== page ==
The American Academy of Oral and Maxillofacial Radiology (AAOMR) no longer recommends patients’ reproductive organs and fetuses be covered during dental imaging, according to guidance published August 1 in the Journal of the American Dental Association.
Additionally, the academy recommends discontinuing thyroid shielding during intraoral, panoramic, cephalometric, and cone-beam computed tomography imaging, the authors wrote.
“This position statement informs and educates the reader on evolving radiation protection practices and provides simple, unequivocal guidance to dental personnel to implement these guidelines,” wrote the authors, led by Dr. Sanjay Mallya, BDS, PhD, of the Section of Oral and Maxillofacial Radiology, School of Dentistry, University of California, Los Angeles.
Shielding is a common practice used to reduce radiation exposure to sensitive tissue. In general, gonadal shielding is a long-standing practice during imaging that aims to reduce the risk of radiation-induced hereditary effects, and it is required by law in many states in the U.S. The practice has continued even though the reasoning for it has been challenged and organizations have recommended it be discontinued, according to the statement.
As for thyroid shielding, it aims to cut the risk of radiation-caused thyroid cancer. This risk has been corroborated by old and new evidence.
To establish evidence-based recommendations and clinical guidance for patient contact shielding dental and maxillofacial imaging, the academy created an ad hoc committee. The committee reviewed literature and reports from radiation protection organizations and studies that reported radiation dose to gonads, breasts, and the thyroid gland from dental imaging, the authors wrote.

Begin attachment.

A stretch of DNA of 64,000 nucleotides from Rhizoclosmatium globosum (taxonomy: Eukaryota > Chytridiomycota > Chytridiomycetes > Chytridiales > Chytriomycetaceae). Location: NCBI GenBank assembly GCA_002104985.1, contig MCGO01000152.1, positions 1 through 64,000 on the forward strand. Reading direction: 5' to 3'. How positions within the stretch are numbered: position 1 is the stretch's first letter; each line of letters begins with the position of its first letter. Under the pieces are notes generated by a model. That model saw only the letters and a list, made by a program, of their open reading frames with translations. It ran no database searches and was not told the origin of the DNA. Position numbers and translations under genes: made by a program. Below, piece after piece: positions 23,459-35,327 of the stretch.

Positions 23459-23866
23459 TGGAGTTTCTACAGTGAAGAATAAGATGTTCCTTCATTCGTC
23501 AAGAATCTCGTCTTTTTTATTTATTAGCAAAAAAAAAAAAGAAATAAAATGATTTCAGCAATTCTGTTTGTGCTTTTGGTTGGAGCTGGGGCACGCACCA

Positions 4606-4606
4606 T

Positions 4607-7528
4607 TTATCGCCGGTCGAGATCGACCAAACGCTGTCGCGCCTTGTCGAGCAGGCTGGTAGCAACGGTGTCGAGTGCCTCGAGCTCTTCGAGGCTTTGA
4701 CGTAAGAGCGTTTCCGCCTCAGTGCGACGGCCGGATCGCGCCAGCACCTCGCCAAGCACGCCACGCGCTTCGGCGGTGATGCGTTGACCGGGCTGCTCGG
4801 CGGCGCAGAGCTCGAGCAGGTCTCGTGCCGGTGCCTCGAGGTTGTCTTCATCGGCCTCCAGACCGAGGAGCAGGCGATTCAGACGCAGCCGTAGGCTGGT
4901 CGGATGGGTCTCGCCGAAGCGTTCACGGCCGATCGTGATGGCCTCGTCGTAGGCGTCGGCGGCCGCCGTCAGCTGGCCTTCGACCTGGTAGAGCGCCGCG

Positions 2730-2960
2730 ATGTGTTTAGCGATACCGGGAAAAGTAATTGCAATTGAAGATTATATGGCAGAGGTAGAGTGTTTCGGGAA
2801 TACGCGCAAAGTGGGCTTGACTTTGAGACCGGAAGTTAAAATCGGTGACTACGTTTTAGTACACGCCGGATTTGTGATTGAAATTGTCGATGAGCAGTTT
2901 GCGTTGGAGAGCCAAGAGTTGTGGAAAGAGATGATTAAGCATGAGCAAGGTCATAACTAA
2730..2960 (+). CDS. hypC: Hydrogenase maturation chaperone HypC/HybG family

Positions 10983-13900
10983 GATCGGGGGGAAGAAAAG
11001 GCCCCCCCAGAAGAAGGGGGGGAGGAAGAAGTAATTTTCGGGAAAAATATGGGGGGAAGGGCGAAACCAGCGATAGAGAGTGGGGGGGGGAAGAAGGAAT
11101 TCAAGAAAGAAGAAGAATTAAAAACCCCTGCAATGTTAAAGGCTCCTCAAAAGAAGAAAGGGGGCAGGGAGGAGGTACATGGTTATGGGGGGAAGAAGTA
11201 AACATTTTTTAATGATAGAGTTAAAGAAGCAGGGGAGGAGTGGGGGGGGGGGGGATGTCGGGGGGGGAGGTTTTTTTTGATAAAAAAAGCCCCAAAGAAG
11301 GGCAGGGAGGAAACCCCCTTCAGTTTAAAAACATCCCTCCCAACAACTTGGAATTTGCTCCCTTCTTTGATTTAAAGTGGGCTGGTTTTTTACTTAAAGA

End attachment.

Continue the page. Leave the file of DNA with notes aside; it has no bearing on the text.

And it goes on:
Following the review, the committee found that it was no longer necessary to shield reproductive organs and fetuses during intraoral, panoramic, cephalometric, and CBCT imaging. This recommendation was made due to the lack of radiation-caused hereditary effects in humans, as well as that reproductive organs and fetuses are exposed to negligible doses during dental imaging, the authors wrote.
Based on radiation doses from contemporaneous dentomaxillofacial imaging, it is recommended that thyroid shielding no longer be used during intraoral, panoramic, cephalometric, and CBCT imaging considering that “the overall population radiation exposure with intraoral radiography has negligible effects on thyroid carcinogenesis,” they wrote.
Since these new recommendations counter long-held and well-accepted practices, special attention must be given to pregnant, pediatric, and apprehensive patients, they wrote.
Therefore, dentists and their teams must effectively communicate to patients that there are no substantial risks to performing imaging, and there is no benefit from shielding during the procedures.
“Eventually, it remains the responsibility of the health care provider to address the patient's concerns and increase their confidence in the evidence-based care provided,” Mallya and colleagues wrote.